(More about Monte Alban)

 

Palenque - Mayan pyramid complex.

The only known example of an original burial within a pyramid.

The tomb of Pakal was found deep within the 'Temple of Inscriptions' (which also houses the second longest Glyphic text from the Mayan world). The photo (left) is the famous lid of Pakal's tomb, suggested to represent Pakal in the guise of one of the manifestations of the Maize God emerging from the  underworld.

Spence (1), says: 'The entire city of Palenque was solely a priestly centre, a place of pilgrimage'. The city is laid out in the shape of an amphitheatre, with a central pyramid. The city was deserted in the 8th century AD, along with several other Mayan centres.

In the last 15 or 20 years, a great deal more of the site has been excavated, but currently, archaeologists estimate that only 5% of the total city has been uncovered.

(More about Palenque)

 

Tula (Tollan): Toltec Ceremonial Site:

Tula is generally accepted as the legendary capital 'Tollan' of the Toltec empire, founded around 750 AD, at the same time as the Teotihuacan empire was in decline.

During the height of Tula's power, between AD 900 and 1100, it included an area of some five square miles, with an occupation estimated as high as 60,000.

(More about Tula)

 

 

   Prehistoric Mexico:

 

 

The 'Jaguar stone' - (Photo, Left. 72 in, 1.8m high). This 'Holed-stone' was found at the entrance to a natural cave. It is dated from 800 to 100 BC, and is from Chalcatzingo, Morelos.

(More about Holed Stones)

 

 

 

Astronomy - Aztec theology postulated an eternity which was broken into a number of aeons each of which depended on the duration of a 'sun'. Most traditions suggest that four 'suns' have already passed, the end of each which was marked by disaster - flood, famine, tempest and fire. The period of time from the first creation to the current age was calculated at 15,228, 2386, or 1404 solar years  (1920) (1)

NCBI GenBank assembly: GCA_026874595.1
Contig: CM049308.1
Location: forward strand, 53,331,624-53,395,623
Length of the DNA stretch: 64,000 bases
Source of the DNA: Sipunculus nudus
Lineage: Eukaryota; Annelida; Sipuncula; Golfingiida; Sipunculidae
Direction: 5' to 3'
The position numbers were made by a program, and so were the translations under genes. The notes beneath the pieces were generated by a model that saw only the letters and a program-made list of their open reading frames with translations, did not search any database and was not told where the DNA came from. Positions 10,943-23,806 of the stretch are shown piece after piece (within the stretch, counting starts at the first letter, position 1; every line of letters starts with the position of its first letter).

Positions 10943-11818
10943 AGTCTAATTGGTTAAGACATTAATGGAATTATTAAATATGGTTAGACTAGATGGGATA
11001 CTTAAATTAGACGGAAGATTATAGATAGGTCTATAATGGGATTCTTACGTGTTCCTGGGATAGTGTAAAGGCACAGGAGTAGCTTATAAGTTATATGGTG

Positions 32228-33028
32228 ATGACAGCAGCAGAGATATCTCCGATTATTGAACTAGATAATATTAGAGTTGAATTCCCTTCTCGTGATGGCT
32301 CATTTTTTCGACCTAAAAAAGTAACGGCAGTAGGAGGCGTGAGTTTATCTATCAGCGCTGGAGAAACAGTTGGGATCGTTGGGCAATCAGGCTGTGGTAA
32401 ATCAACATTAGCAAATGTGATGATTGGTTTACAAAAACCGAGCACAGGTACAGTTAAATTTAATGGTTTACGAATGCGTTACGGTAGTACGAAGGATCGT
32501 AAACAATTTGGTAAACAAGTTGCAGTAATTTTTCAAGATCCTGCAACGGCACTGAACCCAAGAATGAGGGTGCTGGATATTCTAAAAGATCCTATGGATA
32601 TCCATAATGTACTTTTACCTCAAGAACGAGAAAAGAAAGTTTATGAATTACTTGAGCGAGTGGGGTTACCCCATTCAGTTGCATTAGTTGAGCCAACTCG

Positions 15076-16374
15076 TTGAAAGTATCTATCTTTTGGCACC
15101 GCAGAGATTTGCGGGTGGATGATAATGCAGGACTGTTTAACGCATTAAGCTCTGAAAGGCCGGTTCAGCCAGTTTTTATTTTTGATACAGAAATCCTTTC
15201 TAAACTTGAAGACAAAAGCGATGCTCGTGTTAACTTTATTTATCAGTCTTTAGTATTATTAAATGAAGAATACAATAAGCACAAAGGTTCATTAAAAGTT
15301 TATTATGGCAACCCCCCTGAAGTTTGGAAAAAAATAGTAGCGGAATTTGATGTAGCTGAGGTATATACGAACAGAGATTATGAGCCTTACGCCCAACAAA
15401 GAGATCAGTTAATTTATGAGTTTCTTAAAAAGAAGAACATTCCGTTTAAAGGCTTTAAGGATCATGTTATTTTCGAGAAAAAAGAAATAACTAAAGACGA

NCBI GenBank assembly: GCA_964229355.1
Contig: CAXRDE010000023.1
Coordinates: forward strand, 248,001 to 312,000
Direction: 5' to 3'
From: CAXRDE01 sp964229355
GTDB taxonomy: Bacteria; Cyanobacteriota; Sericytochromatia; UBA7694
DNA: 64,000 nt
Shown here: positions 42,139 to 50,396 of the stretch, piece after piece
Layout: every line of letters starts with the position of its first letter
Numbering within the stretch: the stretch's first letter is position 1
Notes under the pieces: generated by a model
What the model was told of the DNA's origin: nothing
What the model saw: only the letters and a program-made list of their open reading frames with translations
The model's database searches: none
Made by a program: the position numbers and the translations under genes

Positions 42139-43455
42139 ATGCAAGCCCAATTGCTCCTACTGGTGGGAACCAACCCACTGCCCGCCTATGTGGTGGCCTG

In issue #8 of The Ancient American, G. Thompson translated a few paragraphs from Mariano Cuevas' 1940 book: Historia de la Nacion Mexicana, which told of a discovery in Mexico.. The following is a summary of that translation.

In August 1914, Professor M.A. Gonzales was excavating Mayan ruins in the city of Acajutla, in Mexico. The two illustrated statuettes were uncovered (Left). On the male, the headdress, the beard, and the cartouche are all typically Egyptian in style. The male is thought to represent Osiris, the female Isis.

(Ref: Thompson, Gunnar; "Egyptian Statuettes in Mexico," Ancient American, 2:12, no. 8, 1995.)

 

There are several other striking similarities between old-world and pre-Columbian Mexican cultures.

Left: Zoarastan Sun-god. Right: Mexican Sun-god.

(Pre-Columbian Old World - New World Contact)

 

   Pre-Columbian Literature: The Codices.

There are only three remaining 'Codices' (Texts), that survive the European 'conquest' of the America's:

 

  • The 'Oxford' codex, in the Bodlean Library, England, which is of a historical nature, and contains a full list of the lesser cities which were subservient to Mexico in its 'palmy' days.

 

  • The 'Dresden' codex (once the 'Paris' or 'Tellerio-Remensis' codex), so called because it was once the property of Le Tellier, the Archbishop of Rheims, which embodies many facts concerning the early settlement of the various Nahua states.

 

  • The 'Vatican' Codex', which deals chiefly with mythology and the intricacies of the Mexican calendar system.

 

  • The Mexican 'Book of the Dead' - One of the last pages of the Vatican manuscript concerns the journey of the soul after death and through the other-world. This book has been called the 'Mexican book of the Dead', in which 'The corpse is dressed for burial, the soul escapes ...by way of the mouth'. The dead person is given over to the tests which proceed the entrance to the abode of the dead...'He first passes between two lofty peaks, then a 'terrible serpent' intercepts his path'...etc etc...

This text has several striking similarities to the 'Egyptian book of the dead'.

 

  • The 'Teo-Amoxtli' (The Divine book) - A piece of Nahua literature , which is alleged by certain chroniclers as having been the work of the ancient Toltecs, is surrounded by mystery, as it no longer exists... It is described by by Ixtilxochitl, a native Mexican historian, as having been originally written by 'Tezcucan' a wise man, at the turn of the seventh century, and concerned the pilgrimage of the Nahua from Asia, their laws, manners, and customs, and their religious tenets, science and arts. In 1838, the Baron de Waldeck stated in his 'Voyage Picturesque' that he had it in his possession, and the Abbe Brasseur de Bourbourg identified it with the 'Dresden codex'....(1)

 

The mythological deity Quetzalcoatl was regarded in Nahua myth as 'The king of the Toltecs' (1)

 

 

Mayan Portal to the Underworld, Mexico

A labyrinth filled with stone temples and pyramids in 14 caves—some underwater—have been uncovered on Mexico's Yucatán Peninsula, archaeologists announced in Aug 2008.

According to Maya myth, the souls of the dead had to follow a dog with night vision on a horrific and watery path and endure myriad challenges before they could rest in the afterlife.

In one of the recently found caves, researchers discovered a nearly 300-foot (90-meter) concrete road that ends at a column standing in front of a body of water.